How the CUPE strike unfolded in Brantford

Photo courtesy of The Canadian Press

The Canadian Union of Public Employees (CUPE) called off their province-wide strike in Ontario on Nov. 7.

Throughout Ontario, education workers protested Premier Doug Ford’s use of the Notwithstanding Clause in the Canadian Charter of Rights and Freedoms.

The clause made it illegal for CUPE to strike. It also imposed a four-year contract before negotiations would resume.

CUPE represents educational assistants, early learning and childhood caretakers, social service employees, librarians and many more staff in education.

The legislation has been repealed and goes to the legislative floor on Nov. 14.

“Our members are the lowest paid in the education sector, so 1 per cent of  21 dollars an hour is not a sufficient wage increase,” said President of CUPE Local 5100 Sarah Kuva. “We were asking for $3.25 per hour, per member, per year of the contract.”

She said they are also hoping for increases in funding for staffing, benefits and job security, so school boards cannot make cuts for the school year.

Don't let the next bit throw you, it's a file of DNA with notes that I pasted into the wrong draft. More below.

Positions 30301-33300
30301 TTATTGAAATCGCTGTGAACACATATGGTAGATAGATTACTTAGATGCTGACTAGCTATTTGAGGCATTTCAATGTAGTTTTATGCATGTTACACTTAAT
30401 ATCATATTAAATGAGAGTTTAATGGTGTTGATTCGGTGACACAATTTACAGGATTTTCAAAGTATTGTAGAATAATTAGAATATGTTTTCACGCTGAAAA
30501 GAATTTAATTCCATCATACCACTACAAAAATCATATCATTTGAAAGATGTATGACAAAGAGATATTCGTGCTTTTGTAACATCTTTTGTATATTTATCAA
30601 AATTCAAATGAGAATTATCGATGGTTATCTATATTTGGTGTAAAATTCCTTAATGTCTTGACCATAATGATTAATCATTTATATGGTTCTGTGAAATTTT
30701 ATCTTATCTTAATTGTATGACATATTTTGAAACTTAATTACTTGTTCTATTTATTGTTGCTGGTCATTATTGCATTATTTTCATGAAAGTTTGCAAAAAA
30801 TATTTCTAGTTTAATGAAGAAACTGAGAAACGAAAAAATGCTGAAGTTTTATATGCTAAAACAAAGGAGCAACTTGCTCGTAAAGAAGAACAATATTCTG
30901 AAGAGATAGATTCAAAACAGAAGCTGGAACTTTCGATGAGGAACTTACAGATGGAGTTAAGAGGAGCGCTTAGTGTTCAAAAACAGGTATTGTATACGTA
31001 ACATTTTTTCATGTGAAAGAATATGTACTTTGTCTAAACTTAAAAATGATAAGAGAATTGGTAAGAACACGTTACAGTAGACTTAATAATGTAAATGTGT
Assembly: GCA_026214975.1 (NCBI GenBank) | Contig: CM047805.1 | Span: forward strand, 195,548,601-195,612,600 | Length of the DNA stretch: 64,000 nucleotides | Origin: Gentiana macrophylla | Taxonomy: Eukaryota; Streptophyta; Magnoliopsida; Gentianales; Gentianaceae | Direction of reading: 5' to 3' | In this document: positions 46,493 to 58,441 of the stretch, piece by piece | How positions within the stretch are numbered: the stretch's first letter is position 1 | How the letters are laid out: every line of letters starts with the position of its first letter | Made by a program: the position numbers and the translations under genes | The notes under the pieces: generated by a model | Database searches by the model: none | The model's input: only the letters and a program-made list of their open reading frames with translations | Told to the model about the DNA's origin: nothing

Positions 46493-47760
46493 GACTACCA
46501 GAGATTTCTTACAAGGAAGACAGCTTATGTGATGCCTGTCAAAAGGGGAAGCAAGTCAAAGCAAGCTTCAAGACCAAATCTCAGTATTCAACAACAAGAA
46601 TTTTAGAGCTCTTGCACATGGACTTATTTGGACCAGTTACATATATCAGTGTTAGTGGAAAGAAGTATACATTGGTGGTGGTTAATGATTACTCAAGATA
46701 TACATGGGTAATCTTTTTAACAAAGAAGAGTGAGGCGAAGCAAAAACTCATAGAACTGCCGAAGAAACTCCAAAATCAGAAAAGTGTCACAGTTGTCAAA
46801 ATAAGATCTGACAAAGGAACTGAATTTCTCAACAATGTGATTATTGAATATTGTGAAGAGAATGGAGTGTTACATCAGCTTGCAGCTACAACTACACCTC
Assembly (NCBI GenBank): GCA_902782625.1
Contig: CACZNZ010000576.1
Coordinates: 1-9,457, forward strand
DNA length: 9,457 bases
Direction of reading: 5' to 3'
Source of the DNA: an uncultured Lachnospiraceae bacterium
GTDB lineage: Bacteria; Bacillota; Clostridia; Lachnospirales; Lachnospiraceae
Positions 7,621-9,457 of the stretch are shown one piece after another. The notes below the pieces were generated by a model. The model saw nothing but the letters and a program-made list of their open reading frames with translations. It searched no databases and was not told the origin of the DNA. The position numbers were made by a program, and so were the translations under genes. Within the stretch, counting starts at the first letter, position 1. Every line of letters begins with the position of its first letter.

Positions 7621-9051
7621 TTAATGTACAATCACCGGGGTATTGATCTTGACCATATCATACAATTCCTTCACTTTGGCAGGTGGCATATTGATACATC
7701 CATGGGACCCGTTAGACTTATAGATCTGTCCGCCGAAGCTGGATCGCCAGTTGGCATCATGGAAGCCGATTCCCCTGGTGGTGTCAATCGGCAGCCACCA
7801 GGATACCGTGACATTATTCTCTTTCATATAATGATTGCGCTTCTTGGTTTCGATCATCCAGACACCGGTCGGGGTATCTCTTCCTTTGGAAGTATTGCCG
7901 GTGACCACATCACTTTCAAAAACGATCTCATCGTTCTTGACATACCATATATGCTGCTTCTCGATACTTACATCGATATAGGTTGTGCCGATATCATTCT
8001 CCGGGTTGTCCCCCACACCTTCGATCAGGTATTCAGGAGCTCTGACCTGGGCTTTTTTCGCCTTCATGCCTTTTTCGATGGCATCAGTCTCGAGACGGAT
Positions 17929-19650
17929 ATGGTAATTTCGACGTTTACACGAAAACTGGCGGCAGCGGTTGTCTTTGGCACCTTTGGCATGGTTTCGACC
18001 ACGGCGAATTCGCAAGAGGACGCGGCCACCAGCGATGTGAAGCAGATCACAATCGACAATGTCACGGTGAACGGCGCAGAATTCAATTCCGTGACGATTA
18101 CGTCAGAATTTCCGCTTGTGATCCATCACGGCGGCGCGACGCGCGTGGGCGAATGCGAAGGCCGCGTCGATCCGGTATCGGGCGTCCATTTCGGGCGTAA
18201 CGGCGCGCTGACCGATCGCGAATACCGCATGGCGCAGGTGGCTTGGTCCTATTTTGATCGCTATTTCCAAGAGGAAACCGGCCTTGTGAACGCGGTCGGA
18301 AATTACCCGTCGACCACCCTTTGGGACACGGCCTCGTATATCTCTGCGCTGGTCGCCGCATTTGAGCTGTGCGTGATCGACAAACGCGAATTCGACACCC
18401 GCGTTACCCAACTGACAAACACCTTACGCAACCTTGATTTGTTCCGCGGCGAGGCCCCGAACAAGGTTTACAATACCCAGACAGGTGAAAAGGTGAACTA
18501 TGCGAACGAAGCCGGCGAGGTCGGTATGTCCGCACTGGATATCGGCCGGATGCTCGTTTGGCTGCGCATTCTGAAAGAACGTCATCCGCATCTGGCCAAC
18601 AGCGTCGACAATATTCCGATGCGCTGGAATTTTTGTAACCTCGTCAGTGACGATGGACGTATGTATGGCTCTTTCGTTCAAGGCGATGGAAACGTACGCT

Kuva said the use of the clause also takes away the rights of CUPE members to bargain locally. They could not decide the operation hours of educational support members.

“That’s it. They get to set what we get paid, they get to set what conditions we work under, they get to set all the rules and we just have to say ‘OK,’” said Robin Sweers, the communications coordinator of CUPE 5100 and communications chair for the Ontario School Board Council of Unions. “We have no rights.”

Sweers has been an educational assistant for over 20 years and currently works at Pauline Johnson Collegiate in Brantford.

She said educational assistants and other CUPE members are not paid for the periods when schools are closed. This includes March Break, Summer Break and one week of Christmas Break.

“Inflation’s gone up 17 per cent in the last decade, my wage has gone up 8 per cent,” said Sweers. “Basically, it’s having a pay cut.”

CUPE members, like Sweers, often work with children who have developmental and physical challenges. Education support workers and assistants work towards making children feel included. These children receive less support in their learning, as there are issues with the recruitment and retention of educational assistants and other support staff.

“Not a lot of people understand how important we are,” said Sweers. “Education support workers are the people who, every single day, help make that happen.”

CUPE was supported by other unions and organisations, such as United Steelworkers, the Elementary Teachers Federation of Ontario and the Ontario Autism Coalition.

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